Moreover, a novel approach, applied by our team, to study an impact of harvesting technique on preservation of vascular endothelium function included also an estimation of potential for vascular repair and restoration of endothelial function. Thus, endothelial expression of additional proteins such as CD34 and CD133 was also studied. EPCs demonstrating their expression released from bone marrow play an important role in post-natal neoangiogenesis, neovascularization and repair processes in damaged intima. CD133 is a marker for immature progenitor cells and CD34 can provide a high proliferative potential to cell colony formation. It was shown previously the decrease of EPC numbers and activity may contribute to impaired vascularization in patients with coronary artery disease CAD (28). Moreover, intracoronary transfusion of circulation-derived CD34+ cells was found to improved left ventricular function in patients with end-stage diffuse CAD unsuitable for coronary interventions (29). Our analysis showed comparable endothelial regeneration potential in both groups. It may suggest that despite of higher risk of skeletonization-related impairment in endothelial morphological integrity, preserved recovery mechanisms will be sufficient to ensure its continuity during postoperative course and clinically without unfavorable impact on the long term LITA patency.
We are aware of some limitations of our study. Our analysis involved although consecutive but still a limited number of CABG patients. Including more subjects, it would likely be possible to link histological findings to some clinical variables including systemic diseases such as arterial hypertension, hyperlipidemia or diabetes mellitus. Additionally, immunohistochemical analysis of proteins tissue expression may be subjected to observer-related bias. Having it in mind, histologists experienced in immunohistochemistry were invited to participate in this study. Moreover, aforementioned fact that all LITA conduits were harvested by experienced consultant does not reflect daily clinical practice in the cardiac surgery departments. It is possible that residents would cause more trauma to the harvested LITA grafts, particularly when applying technique of skeletonization. Eventually, the value of our findings should be validated by the clinical long-term results. However, it would be very difficult to find any clinical differences since the rate of LITA failure is usually below 10% during 20-year follow-up period.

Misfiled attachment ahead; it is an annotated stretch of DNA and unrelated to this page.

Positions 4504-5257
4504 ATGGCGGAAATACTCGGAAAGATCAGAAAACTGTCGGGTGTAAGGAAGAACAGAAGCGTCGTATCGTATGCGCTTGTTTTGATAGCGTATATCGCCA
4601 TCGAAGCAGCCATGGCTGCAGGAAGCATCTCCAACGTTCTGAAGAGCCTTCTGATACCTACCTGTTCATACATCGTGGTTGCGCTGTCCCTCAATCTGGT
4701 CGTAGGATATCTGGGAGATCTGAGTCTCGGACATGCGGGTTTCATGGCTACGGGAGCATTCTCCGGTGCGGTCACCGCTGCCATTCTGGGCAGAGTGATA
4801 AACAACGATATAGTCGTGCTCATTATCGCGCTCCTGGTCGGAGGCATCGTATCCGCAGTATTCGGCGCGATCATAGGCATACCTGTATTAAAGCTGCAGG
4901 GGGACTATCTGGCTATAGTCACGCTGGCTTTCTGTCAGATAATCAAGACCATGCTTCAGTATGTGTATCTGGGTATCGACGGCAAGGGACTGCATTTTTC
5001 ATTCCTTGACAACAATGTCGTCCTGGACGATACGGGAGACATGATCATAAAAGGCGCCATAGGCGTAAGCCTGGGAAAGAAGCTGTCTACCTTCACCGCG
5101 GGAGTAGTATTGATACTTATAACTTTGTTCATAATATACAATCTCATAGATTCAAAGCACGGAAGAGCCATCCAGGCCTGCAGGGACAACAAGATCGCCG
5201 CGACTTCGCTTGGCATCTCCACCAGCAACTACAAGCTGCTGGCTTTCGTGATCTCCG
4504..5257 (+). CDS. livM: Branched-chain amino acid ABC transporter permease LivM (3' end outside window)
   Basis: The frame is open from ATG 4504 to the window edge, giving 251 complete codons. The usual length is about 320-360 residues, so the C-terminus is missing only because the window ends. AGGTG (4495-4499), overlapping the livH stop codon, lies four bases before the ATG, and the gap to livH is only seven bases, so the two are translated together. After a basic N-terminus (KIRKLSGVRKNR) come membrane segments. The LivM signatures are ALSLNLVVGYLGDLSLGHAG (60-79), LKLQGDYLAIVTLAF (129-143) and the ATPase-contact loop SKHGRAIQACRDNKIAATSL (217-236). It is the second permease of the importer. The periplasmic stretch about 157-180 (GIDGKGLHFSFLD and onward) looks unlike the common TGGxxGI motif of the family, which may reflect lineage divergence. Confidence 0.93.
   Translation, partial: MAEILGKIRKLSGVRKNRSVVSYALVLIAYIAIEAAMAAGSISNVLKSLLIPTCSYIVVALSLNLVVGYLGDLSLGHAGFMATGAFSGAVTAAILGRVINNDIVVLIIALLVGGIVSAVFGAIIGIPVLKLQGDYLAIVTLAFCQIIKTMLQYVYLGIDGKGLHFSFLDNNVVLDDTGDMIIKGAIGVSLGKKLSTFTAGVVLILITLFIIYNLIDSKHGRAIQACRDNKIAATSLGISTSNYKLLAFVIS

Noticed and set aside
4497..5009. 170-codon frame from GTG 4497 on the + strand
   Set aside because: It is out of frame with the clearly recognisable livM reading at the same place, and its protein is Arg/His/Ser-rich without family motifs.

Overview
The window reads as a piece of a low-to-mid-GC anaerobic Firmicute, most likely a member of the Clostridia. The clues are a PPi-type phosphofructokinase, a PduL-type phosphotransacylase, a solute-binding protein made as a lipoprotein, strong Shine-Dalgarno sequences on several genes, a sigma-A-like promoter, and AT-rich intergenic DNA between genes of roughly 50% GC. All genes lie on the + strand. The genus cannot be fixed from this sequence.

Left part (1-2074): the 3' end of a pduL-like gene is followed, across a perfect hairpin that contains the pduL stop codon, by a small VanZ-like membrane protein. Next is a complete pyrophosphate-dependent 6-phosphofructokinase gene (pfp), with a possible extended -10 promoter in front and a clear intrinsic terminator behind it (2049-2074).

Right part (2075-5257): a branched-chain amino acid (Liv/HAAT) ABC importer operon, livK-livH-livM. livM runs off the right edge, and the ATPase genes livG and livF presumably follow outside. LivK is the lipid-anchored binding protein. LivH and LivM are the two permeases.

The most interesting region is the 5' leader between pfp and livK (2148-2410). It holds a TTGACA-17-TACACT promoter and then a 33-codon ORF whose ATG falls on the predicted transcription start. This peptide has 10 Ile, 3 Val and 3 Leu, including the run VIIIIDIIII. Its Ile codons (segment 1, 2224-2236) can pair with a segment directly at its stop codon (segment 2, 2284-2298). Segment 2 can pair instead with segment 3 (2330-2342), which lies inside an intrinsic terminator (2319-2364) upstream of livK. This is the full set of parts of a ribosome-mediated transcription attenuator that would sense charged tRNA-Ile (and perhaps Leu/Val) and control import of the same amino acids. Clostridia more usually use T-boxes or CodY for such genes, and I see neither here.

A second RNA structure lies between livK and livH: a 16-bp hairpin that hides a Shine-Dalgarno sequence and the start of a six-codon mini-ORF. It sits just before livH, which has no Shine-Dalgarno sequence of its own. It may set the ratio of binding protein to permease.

The skeletonized method of LITA harvesting may be associated with slightly worse preservation of morphological integrity of endothelium but without compromising functional integrity and potential for tissue regeneration.
This study was supported by the authors’ institution.
Conflicts of Interest: The authors have no conflicts of interest to declare.
Ethical Statement: The study protocol was approved by the local bioethical committee (No. 32.04.2017.IRB) and all study participants expressed informed consent to randomization and specimen collection.